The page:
Halloween is a season stuffed with goblins and ghouls, most of which are born in the dark recesses of our imagination. Not this one. As unbelievable as this story may seem, the following events occurred exactly as described.
Our story begins two Halloweens ago, back when office kitchens were stuffed with homemade baked goods and overcrowded with chatty coworkers. We were gathered around a table in our North Scottsdale office, sharing spooky stories over a barbeque lunch. As a recently hired receptionist, I quickly learned that no one knows haunted houses quite like Realtors.
Some of us in the circle, myself included, had a penchant for the petrifying. Many of us did not; Greg Remmers, our managing broker, sat on a barstool with his arms crossed, clearly indifferent to all the mumbo-jumbo. But it was Tina Williams, a then-recent addition to the Walt Danley family, who proved the least affected. As it turned out, Tina was a seasoned ghost hunter, something none of us knew till that afternoon. “It started as research for one of my books, but I ended up loving it.”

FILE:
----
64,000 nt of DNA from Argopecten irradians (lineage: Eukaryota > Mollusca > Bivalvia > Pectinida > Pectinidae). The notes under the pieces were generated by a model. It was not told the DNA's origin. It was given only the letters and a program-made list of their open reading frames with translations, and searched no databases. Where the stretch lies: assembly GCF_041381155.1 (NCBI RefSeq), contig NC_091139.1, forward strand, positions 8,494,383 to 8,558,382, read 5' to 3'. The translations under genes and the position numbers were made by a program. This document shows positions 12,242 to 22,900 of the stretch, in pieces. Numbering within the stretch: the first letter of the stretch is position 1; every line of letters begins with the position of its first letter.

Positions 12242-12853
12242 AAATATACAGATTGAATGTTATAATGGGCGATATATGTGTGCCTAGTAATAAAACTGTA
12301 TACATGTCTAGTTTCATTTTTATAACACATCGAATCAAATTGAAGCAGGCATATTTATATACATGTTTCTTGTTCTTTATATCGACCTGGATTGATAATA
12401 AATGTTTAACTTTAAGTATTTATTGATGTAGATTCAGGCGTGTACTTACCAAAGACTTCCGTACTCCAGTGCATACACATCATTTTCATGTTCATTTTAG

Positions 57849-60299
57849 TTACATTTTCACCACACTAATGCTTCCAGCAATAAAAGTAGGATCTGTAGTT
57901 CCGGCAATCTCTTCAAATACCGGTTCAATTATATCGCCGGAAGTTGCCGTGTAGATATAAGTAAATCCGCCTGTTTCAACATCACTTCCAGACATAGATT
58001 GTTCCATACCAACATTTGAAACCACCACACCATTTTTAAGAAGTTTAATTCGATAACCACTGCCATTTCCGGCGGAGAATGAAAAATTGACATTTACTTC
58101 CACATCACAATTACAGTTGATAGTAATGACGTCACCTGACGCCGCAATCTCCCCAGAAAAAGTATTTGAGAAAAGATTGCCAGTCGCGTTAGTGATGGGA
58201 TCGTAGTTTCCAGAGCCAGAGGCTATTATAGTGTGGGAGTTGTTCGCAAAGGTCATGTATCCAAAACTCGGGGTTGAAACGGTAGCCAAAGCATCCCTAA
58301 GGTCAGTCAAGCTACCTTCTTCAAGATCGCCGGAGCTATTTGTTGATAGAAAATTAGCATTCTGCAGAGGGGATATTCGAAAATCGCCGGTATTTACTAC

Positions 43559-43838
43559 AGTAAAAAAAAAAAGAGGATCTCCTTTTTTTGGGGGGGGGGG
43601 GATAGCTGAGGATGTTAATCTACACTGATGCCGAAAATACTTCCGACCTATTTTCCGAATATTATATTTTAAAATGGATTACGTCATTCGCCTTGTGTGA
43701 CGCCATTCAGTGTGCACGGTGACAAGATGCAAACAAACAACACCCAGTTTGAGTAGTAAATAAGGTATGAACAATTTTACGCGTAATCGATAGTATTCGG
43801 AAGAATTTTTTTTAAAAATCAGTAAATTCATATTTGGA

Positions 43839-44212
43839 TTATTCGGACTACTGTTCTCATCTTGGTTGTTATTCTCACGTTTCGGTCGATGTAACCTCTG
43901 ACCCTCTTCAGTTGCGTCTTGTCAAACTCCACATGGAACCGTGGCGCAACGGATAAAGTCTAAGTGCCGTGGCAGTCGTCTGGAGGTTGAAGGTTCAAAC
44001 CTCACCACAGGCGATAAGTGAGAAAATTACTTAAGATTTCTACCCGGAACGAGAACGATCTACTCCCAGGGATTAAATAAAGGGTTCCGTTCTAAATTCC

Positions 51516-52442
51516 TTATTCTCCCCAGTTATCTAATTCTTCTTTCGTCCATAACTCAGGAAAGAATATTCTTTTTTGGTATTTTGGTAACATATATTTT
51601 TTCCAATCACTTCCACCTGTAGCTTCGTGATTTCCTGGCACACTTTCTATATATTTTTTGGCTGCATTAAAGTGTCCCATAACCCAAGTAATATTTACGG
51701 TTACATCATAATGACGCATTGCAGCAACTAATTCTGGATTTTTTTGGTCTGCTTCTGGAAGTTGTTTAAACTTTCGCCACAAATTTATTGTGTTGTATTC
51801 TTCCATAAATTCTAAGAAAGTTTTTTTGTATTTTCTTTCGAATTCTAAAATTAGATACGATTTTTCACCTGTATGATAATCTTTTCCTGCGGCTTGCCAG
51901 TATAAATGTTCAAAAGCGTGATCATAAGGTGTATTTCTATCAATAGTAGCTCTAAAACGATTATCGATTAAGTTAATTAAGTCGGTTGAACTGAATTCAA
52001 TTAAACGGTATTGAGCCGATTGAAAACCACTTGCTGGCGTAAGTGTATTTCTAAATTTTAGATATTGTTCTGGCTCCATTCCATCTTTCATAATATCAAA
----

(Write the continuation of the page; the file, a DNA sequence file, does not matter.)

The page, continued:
Tina writes dark stuff, paranormal things mostly; haunted mansions stopped spooking her a very long time ago. “I don’t know why, but for as long as I can remember, I’ve liked scary things. I read my first Stephen King novel when I was eight years old, and it just sort of stuck.” Tina assured us that her involvement with ghost hunting had nothing to do with belief. “I’m a true skeptic, the one they send into rooms alone. But it’s a great hobby — you get to see cool parts of the country and some truly beautiful architecture, plus there’s a fascination with the very human stories behind all of the paranormal stuff. It makes you think about why people do the things they do and feel the things they feel.” It all sounded very level-headed.
“You’ve really never been scared by any of it?”
She paused. “Well, there was this one time. But it wasn’t during a hunt.”
“It was five or six years ago. I was at the beginning of my real estate career and had offered to hold an open house on behalf of a more established agent. It wasn’t my listing, so I was surprised when I pulled into the driveway. The entire neighborhood was beautiful, with high-end properties and manicured lawns. But this one — this one struck me as different. It was gorgeous, a massive Tudor-style mansion, sort of out of place in Paradise Valley. It was broad daylight when I stepped out of my car, but the feeling was instantaneous. I looked up at the big palladian window and immediately felt someone watching me. Not in a ghostly way. It felt like a person. I looked around and there was absolutely no one around, not even a landscaper. So I shrugged it off and unlocked the front door.